The Collegian
Saturday, February 24, 2024

Health center staff launches flu campaign

Members of the University of Richmond's Student Health Center have launched "Shake the Flu," a campaign to encourage students to get flu vaccinations and avoid being diagnosed with the flu this flu season.

Flu vaccinations will be available between 11 a.m. and 3 p.m. from Oct. 25 through Oct. 27 in the Westhampton Center Hanging Lounge, said Chantelle Bernard, office manager of university health services. The cost for the vaccination is $25 and students have the option to charge the cost to their student accounts, Bernard said.

"Cash is welcome, checks are welcome," Bernard said, "but the student account is the easiest way if you're coming through [the Commons] and you don't have any money on you and you think you have to go back and get money. You don't have to do that. You can pay your bill later."

This year emails will be sent to parents to make them aware of flu clinic dates and accessibility of clinics to students and to let them know the cost of the vaccines can be billed to the student account, Bernard said.

The vaccine will also be offered in the Student Health Center, but it is encouraged for students to be vaccinated during the flu clinics held between Oct. 25 and Oct. 27, said Sarah Fisher, nursing supervisor of university health services.

"The clinic is a really efficient way to get a lot of people vaccinated," Fisher said. If students know they have a conflict with the flu clinic, they can call and make an appointment with the health center to schedule a vaccination, she said.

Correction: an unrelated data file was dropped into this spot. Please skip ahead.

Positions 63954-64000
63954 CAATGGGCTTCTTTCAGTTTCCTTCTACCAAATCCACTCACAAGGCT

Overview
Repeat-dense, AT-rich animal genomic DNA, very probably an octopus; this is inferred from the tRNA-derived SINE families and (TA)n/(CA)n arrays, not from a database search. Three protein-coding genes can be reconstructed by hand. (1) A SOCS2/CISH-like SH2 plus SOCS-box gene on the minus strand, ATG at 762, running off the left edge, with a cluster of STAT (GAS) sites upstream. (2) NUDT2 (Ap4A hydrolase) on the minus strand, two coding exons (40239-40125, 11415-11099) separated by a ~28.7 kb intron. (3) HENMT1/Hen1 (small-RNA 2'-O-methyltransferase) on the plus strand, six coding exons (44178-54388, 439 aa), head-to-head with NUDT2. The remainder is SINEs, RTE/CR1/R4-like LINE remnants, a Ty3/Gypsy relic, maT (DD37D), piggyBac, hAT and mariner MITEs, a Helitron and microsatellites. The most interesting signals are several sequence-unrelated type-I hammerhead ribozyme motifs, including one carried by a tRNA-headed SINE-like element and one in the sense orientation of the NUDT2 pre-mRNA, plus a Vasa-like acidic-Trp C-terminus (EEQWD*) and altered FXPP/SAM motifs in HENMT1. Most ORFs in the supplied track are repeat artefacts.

During the 2010-2011 school year, between 400 and 500 students were vaccinated, she said.

Influenza is a contagious respiratory illness caused by influenza viruses, according to the Center for Disease Control. Symptoms include fever, sore throat, cough, runny or stuffy nose, muscle or body aches, headaches and fatigue, according to the CDC.

Flu season can begin as early as October and last as late as May, according to the CDC.

Last year, 75 students visited the health center with influenza-like illness symptoms, according to a student health center log. This number does not include the number of students who did not call the health center or who were not seen by the Student Health Center, Fisher said.

The 2011-2012 flu vaccine protects against influenza A (H1N1) virus, influenza A (H3N2) virus and influenza B virus, according to the CDC.

The CDC recommends people get their flu vaccine as soon as it becomes available and before December because it takes about two weeks for the protective antibodies to develop in the body and to ensure protection before flu activity is at its peak.

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Students who do not plan to get vaccinated need to protect their immune systems by washing their hands, getting adequate amounts of sleep and eating well, Fisher said.

"With the flu, what's so hard is that sometimes you don't have any control," Fisher said. "When you go into a space where there are other people and they're coughing and they have the flu, the flu is easily spread. Other than getting the flu shot, it is a little bit harder to protect yourself.

"The flu vaccine is still the best way to prevent the flu."

Contact staff writer Sarah Bowers at

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